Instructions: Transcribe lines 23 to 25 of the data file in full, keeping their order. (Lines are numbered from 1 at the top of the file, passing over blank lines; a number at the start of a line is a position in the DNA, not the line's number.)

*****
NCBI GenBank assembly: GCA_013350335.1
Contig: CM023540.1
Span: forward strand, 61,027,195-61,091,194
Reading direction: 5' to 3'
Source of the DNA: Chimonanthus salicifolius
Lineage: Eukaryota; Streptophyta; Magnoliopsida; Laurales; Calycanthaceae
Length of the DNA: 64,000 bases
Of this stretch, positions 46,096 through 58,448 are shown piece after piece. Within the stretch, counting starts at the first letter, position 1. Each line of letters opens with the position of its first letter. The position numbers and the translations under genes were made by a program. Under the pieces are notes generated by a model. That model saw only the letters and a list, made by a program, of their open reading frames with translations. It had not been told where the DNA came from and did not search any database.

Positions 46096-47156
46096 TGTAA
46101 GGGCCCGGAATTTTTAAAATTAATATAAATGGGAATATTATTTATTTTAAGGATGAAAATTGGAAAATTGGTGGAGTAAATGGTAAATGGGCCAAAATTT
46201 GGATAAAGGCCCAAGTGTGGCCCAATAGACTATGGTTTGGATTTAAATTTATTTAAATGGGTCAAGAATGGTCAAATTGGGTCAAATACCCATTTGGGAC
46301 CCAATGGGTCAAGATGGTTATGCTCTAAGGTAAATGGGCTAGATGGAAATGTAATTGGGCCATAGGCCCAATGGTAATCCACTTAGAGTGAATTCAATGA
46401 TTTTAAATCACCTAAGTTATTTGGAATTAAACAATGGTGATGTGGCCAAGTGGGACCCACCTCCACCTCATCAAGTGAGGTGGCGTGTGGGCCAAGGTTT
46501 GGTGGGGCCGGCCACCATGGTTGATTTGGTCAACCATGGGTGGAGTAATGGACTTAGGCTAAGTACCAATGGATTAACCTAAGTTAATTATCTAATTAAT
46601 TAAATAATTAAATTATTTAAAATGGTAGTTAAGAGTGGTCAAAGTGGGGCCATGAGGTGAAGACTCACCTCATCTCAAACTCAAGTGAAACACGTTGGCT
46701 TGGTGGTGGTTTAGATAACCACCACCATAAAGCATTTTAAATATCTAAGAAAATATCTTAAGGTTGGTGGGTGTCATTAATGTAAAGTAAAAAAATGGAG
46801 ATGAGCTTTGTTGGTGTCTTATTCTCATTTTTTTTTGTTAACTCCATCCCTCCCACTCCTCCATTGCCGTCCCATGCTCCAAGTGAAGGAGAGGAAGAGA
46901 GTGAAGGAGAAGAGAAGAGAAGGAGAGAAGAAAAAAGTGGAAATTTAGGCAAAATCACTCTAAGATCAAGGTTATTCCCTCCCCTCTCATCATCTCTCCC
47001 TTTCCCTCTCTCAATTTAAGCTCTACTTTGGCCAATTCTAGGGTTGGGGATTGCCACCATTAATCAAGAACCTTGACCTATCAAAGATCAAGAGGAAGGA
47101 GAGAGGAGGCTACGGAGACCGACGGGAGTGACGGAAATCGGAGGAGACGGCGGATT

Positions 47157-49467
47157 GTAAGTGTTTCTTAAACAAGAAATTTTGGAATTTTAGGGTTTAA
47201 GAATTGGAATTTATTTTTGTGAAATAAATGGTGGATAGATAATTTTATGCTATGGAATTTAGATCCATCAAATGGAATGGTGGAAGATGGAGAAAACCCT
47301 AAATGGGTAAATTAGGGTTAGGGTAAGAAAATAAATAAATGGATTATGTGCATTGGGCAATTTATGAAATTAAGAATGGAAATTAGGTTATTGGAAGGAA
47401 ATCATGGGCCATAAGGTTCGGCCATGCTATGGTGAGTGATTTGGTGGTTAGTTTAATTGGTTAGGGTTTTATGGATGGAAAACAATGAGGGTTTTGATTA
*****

47157 GTAAGTGTTTCTTAAACAAGAAATTTTGGAATTTTAGGGTTTAA
47201 GAATTGGAATTTATTTTTGTGAAATAAATGGTGGATAGATAATTTTATGCTATGGAATTTAGATCCATCAAATGGAATGGTGGAAGATGGAGAAAACCCT
47301 AAATGGGTAAATTAGGGTTAGGGTAAGAAAATAAATAAATGGATTATGTGCATTGGGCAATTTATGAAATTAAGAATGGAAATTAGGTTATTGGAAGGAA